Day-to-day mastery and self-efficacy changes during a smoking quit attempt: Two studies

Lisa M. Warner, Gertraud Stadler, Janina Lüscher, Nina Knoll, Sibylle Ochsner, Rainer Hornung, Urte Scholz

Research output: Contribution to journalArticle

2 Citations (Scopus)
4 Downloads (Pure)

Abstract

Objective: In social-cognitive theory it is hypothesized that mastery experiences (successfully implementing behaviour change) are a source of self-efficacy, and self-efficacy increases the opportunity for experiencing mastery. Vicarious experiences (seeing others succeed) are suggested as another source of self-efficacy. However, the hypothesis of this reciprocal relationship has not been tested using a day-to-day design.

Design: This article reports findings from two intensive longitudinal studies, testing the reciprocal relationship of self-efficacy and its two main sources within the naturally occurring process of quitting smoking (without intervention). Smokers (Study 1: N = 100 smokers in smoker-non-smoker couples (1787 observations); Study 2; N = 81 female (1401 observations) and N = 79 male smokers (1328 observations) in dual-smoker couples) reported their mastery experiences (not smoking the entire day; in Study 2, mastery experience of partner served as vicarious experience) and smoking-specific self-efficacy for 21 days after a self-set quit date.

Methods: Time-lagged multilevel analyses were conducted using change-predicting-change models.

Results: Increases in mastery experiences predicted changes in self-efficacy, and increases in self-efficacy predicted changes in mastery experiences in Study 1. Study 2 replicated these results and showed contagion effects (partners’ mastery on individuals’ mastery, and partners’ self-efficacy on individuals’ self-efficacy), but found no evidence for a link between vicarious experiences (partners’ mastery experiences) and individuals’ self-efficacy.

Conclusions: This article demonstrates that mastery experiences and self-efficacy show a reciprocal relationship within smokers during a quit attempt in a day-to-day design, as well as contagion effects in couples when both partners try to quit simultaneously.
Original languageEnglish
Pages (from-to)371-386
Number of pages16
JournalBritish Journal of Health Psychology
Volume23
Issue number2
Early online date15 Jan 2018
DOIs
Publication statusPublished - May 2018

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Self Efficacy
Smoking
Multilevel Analysis
Longitudinal Studies

Keywords

  • social-cognitive theory
  • sources of self-efficacy
  • couples
  • daily diary
  • ecological momentary assessment
  • intensive longitudinal

Cite this

Day-to-day mastery and self-efficacy changes during a smoking quit attempt : Two studies. / Warner, Lisa M.; Stadler, Gertraud; Lüscher, Janina; Knoll, Nina; Ochsner, Sibylle ; Hornung, Rainer; Scholz, Urte.

In: British Journal of Health Psychology, Vol. 23, No. 2, 05.2018, p. 371-386.

Research output: Contribution to journalArticle

Warner, Lisa M. ; Stadler, Gertraud ; Lüscher, Janina ; Knoll, Nina ; Ochsner, Sibylle ; Hornung, Rainer ; Scholz, Urte. / Day-to-day mastery and self-efficacy changes during a smoking quit attempt : Two studies. In: British Journal of Health Psychology. 2018 ; Vol. 23, No. 2. pp. 371-386.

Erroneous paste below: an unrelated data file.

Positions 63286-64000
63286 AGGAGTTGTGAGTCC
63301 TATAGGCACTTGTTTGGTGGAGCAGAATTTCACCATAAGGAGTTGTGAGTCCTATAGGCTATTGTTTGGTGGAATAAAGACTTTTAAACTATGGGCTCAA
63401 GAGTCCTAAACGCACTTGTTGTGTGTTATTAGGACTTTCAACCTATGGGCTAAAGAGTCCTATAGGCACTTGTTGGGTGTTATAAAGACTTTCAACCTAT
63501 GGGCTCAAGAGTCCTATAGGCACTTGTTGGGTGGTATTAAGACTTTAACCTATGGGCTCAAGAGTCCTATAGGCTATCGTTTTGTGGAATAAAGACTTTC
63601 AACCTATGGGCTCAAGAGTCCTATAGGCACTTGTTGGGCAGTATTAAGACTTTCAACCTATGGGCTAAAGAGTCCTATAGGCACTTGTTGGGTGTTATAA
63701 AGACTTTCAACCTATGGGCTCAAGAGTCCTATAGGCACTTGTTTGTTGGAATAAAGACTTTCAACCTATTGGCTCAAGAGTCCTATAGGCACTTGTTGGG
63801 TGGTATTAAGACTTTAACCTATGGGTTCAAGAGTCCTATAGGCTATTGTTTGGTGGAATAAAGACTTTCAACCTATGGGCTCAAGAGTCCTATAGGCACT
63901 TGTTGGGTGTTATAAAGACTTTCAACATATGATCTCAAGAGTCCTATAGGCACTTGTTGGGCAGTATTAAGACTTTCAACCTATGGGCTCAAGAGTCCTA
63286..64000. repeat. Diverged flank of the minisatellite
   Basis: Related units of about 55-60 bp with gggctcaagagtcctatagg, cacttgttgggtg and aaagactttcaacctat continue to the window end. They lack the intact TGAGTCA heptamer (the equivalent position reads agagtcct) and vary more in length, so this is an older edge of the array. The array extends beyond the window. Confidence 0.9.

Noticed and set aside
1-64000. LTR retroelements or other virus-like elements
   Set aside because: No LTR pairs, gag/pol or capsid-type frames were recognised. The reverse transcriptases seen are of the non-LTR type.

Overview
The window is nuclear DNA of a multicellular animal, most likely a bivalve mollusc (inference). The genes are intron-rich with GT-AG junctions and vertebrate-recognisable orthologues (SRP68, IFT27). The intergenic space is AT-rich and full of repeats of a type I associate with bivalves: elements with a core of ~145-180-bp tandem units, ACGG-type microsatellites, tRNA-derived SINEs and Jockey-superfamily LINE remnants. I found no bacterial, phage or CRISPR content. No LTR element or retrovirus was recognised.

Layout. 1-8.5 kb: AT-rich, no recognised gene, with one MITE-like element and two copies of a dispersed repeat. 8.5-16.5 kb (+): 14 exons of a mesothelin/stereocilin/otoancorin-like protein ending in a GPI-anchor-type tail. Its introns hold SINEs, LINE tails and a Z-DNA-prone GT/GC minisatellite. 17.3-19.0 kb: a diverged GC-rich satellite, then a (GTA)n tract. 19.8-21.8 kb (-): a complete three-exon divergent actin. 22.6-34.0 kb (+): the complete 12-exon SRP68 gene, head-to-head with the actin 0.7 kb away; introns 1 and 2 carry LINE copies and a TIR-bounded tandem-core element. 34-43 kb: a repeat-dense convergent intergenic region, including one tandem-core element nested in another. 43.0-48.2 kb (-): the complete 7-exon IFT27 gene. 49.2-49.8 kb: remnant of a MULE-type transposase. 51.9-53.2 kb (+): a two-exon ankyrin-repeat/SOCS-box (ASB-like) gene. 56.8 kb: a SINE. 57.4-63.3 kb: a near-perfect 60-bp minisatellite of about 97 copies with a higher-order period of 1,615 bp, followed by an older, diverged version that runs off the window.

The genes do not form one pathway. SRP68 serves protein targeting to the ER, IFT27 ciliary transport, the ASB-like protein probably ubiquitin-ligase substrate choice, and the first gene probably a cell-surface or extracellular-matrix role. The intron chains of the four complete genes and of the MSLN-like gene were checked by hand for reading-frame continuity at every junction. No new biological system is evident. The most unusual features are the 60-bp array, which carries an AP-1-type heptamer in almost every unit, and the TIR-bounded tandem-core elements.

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title = "Day-to-day mastery and self-efficacy changes during a smoking quit attempt: Two studies",
abstract = "Objective: In social-cognitive theory it is hypothesized that mastery experiences (successfully implementing behaviour change) are a source of self-efficacy, and self-efficacy increases the opportunity for experiencing mastery. Vicarious experiences (seeing others succeed) are suggested as another source of self-efficacy. However, the hypothesis of this reciprocal relationship has not been tested using a day-to-day design.Design: This article reports findings from two intensive longitudinal studies, testing the reciprocal relationship of self-efficacy and its two main sources within the naturally occurring process of quitting smoking (without intervention). Smokers (Study 1: N = 100 smokers in smoker-non-smoker couples (1787 observations); Study 2; N = 81 female (1401 observations) and N = 79 male smokers (1328 observations) in dual-smoker couples) reported their mastery experiences (not smoking the entire day; in Study 2, mastery experience of partner served as vicarious experience) and smoking-specific self-efficacy for 21 days after a self-set quit date.Methods: Time-lagged multilevel analyses were conducted using change-predicting-change models.Results: Increases in mastery experiences predicted changes in self-efficacy, and increases in self-efficacy predicted changes in mastery experiences in Study 1. Study 2 replicated these results and showed contagion effects (partners’ mastery on individuals’ mastery, and partners’ self-efficacy on individuals’ self-efficacy), but found no evidence for a link between vicarious experiences (partners’ mastery experiences) and individuals’ self-efficacy.Conclusions: This article demonstrates that mastery experiences and self-efficacy show a reciprocal relationship within smokers during a quit attempt in a day-to-day design, as well as contagion effects in couples when both partners try to quit simultaneously.",